The Corner

Harvard Faculty Revolts Over Obamacare Cost Increases

Harvard faculty members are apoplectic over changes to their university-provided health-care plans related to Obamacare — after Harvard researchers spent years promoting the Affordable Care Act.

The New York Times reports that faculty members voted unanimously in November to oppose a slight increase in out-of-pocket costs Harvard proposed for the plans. The university administration cited the need to confront the “added costs” caused by Obamacare provisions. Despite the protests, the university enacted the increase in January.

That hasn’t stopped faculty from waxing apocalyptic about the change. “Deplorable, deeply regressive, a sign of the corporatization of the university” is how classics professor Richard Thomas described it. “It’s equivalent to taxing the sick,” said economics professor Jerry Green. “I don’t think there’s any government in the world that would tax the sick.”

“It seems that Harvard is trying to save money shifting costs to sick people,” said sociology professor Mary Waters. “I don’t understand why a university with Harvard’s incredible resources would do this. What is the crisis?”  

The relatively minor changes to the plan would see Harvard faculty paying a slightly larger, but still small deductible, along with around 10 percent of service costs, up to an out-of-pocket limit of $1,500 per individual and $4,500 for family.

Paying both a deductible and a small amount in what’s called coinsurance is quite common across employer-provided health plans, but the idea was vilified by in an op-ed penned by eleven Harvard professors for the school paper. Administrators cited a famous health-insurance study to defend increasing out-of-pocket contributions, but the eleven professors contend the evidence is outdated and not applicable to the lifestyle choices of Harvard faculty.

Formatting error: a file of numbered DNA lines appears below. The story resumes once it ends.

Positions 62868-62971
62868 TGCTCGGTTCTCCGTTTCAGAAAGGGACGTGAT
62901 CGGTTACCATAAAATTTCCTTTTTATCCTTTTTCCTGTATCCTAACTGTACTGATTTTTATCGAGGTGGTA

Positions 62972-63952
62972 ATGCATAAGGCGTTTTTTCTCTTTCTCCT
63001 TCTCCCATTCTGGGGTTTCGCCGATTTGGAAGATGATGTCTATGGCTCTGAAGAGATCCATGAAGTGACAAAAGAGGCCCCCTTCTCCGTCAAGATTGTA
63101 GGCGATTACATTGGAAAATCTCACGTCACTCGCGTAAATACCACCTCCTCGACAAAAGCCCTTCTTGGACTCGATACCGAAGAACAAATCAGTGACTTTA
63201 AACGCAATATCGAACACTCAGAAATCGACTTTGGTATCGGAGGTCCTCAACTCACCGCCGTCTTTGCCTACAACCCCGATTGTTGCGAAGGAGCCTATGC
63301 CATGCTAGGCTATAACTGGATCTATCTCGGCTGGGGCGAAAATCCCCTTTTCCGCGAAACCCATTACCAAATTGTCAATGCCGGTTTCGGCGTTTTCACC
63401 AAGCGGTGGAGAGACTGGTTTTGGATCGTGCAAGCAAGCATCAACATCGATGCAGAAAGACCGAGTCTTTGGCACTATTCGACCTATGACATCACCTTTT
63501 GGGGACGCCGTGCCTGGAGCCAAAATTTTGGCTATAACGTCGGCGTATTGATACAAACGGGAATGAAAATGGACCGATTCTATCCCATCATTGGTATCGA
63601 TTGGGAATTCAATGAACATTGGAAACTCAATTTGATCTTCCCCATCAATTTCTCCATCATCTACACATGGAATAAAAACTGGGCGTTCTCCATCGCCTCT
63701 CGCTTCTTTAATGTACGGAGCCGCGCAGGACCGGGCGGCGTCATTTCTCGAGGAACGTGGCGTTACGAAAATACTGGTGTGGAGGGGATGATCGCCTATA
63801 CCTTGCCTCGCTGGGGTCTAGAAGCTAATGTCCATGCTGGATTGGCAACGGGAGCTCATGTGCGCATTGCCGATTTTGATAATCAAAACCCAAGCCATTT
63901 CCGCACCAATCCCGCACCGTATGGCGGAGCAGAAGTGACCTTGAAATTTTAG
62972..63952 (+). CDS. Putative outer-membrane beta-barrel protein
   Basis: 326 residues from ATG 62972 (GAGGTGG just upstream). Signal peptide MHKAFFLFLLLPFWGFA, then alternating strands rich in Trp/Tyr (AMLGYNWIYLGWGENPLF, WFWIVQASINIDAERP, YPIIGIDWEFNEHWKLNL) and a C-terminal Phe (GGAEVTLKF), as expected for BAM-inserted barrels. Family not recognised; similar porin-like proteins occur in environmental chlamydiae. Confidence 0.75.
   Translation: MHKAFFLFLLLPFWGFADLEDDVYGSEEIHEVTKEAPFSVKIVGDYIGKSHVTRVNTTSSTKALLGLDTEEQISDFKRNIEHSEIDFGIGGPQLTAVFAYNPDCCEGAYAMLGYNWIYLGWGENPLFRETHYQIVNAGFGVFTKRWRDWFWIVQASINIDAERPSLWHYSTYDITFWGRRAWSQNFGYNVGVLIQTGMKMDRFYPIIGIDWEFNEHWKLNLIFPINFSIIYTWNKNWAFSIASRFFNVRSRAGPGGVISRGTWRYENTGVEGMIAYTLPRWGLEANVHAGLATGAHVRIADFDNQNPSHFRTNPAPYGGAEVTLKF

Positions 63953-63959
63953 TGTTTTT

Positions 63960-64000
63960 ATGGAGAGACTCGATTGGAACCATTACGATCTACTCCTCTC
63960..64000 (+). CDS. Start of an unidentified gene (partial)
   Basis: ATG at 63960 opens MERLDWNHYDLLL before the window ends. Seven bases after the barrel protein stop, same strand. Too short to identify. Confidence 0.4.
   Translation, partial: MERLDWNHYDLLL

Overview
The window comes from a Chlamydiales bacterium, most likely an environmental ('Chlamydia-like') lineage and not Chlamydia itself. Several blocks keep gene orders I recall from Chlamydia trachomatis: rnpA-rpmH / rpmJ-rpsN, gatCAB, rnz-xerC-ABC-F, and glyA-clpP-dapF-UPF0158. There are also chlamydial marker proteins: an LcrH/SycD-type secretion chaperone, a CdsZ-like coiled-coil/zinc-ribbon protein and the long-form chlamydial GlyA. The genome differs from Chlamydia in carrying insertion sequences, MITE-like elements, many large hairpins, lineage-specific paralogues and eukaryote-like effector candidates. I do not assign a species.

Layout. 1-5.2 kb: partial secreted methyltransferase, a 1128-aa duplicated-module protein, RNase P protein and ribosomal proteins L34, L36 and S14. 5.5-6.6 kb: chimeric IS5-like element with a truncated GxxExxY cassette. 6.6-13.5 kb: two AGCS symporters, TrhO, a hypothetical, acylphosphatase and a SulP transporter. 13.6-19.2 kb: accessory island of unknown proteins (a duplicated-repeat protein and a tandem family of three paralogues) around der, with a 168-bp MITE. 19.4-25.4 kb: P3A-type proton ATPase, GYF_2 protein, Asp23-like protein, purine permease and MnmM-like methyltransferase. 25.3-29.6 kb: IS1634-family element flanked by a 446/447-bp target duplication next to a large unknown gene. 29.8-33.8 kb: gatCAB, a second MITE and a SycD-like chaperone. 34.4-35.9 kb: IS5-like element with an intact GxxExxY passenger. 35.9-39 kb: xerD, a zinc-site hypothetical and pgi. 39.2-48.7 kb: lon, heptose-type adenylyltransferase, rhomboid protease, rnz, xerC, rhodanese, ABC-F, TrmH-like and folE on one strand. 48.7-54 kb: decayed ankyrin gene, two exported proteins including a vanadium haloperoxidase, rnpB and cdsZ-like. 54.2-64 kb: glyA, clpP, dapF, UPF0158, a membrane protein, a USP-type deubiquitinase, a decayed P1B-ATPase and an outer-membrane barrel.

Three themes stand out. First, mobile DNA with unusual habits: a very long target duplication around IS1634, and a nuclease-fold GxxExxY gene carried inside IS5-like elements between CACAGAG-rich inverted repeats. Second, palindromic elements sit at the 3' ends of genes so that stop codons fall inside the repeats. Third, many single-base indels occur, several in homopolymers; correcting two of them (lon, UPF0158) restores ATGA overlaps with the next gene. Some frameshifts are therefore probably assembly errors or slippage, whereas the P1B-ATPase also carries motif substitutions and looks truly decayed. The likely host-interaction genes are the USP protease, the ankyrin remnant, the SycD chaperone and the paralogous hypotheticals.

Not only is cost-sharing a common and growing part of most employer plans, it’s also a key part of plans offered on the Obamacare exchanges. So-called “bronze” health-care plans provided through the exchanges see co-insurance costs of 20 percent or more, along

with deductibles reaching into the thousands of dollars. The deductible for a Harvard professor’s family will still be no more than $750.

To their credit, Harvard’s health-care researchers, some of whom were involved in the design of various health-care reforms, aren’t buying their colleagues’ complaints.

“Harvard is a microcosm of what’s happening in health care in the country,” Harvard health economist David Cutler told the times, noting that the university’s professors have long avoided the cost increases plaguing most other American workers. “Harvard was and remains a very generous employer.”

Most Popular

Politics & Policy

Strzok by a Farce

An investigation is one of two things: a search for the truth, or a farce. The House is conducting a farce. That fact was on full display during ten hours of testimony by Peter Strzok, the logorrheic lawman who steered the FBI’s Clinton-emails and Trump–Russia probes. The principal question before the ... Read More


Dear Reader (Especially everyone who got ripped off ordering that giant blimp online), Imagine an alien race that built its civilization on the fact it literally defecated highly refined uranium, or super-intelligent and obedient nano-bots, or simply extremely useful Swiss Army knives. Now imagine one of ... Read More
Film & TV

Stalin at the Movies

Toward the end of The Death of Stalin, two Communist Party bosses size up Joseph Stalin’s immediate successor, Georgy Malenkov. “Can we trust him?” one asks. “Can you ever really trust a weak man?” his comrade answers. Good question. Last week brought the news that the head of Shambhala ... Read More

‘The Warning Lights Are Blinking Red Again’

One of President Trump’s outstanding appointments has been Dan Coats, his director of national intelligence. Coats is a former House member, former senator, and former ambassador to Germany. He is a Hoosier (i.e., from Indiana). Whether he plays basketball, I don’t know. At Wheaton College, he played soccer. ... Read More
Politics & Policy

The Rise of the Abortion Cheerleaders

Is abortion a sad and unfortunate reality — regrettable, as we are sometimes told, but often necessary — or is it a breezy nothingburger, completely “normal,” and something to be giddily celebrated like a last-minute NFL touchdown?  For a long time, the abortion lobby has had difficulty deciding. This ... Read More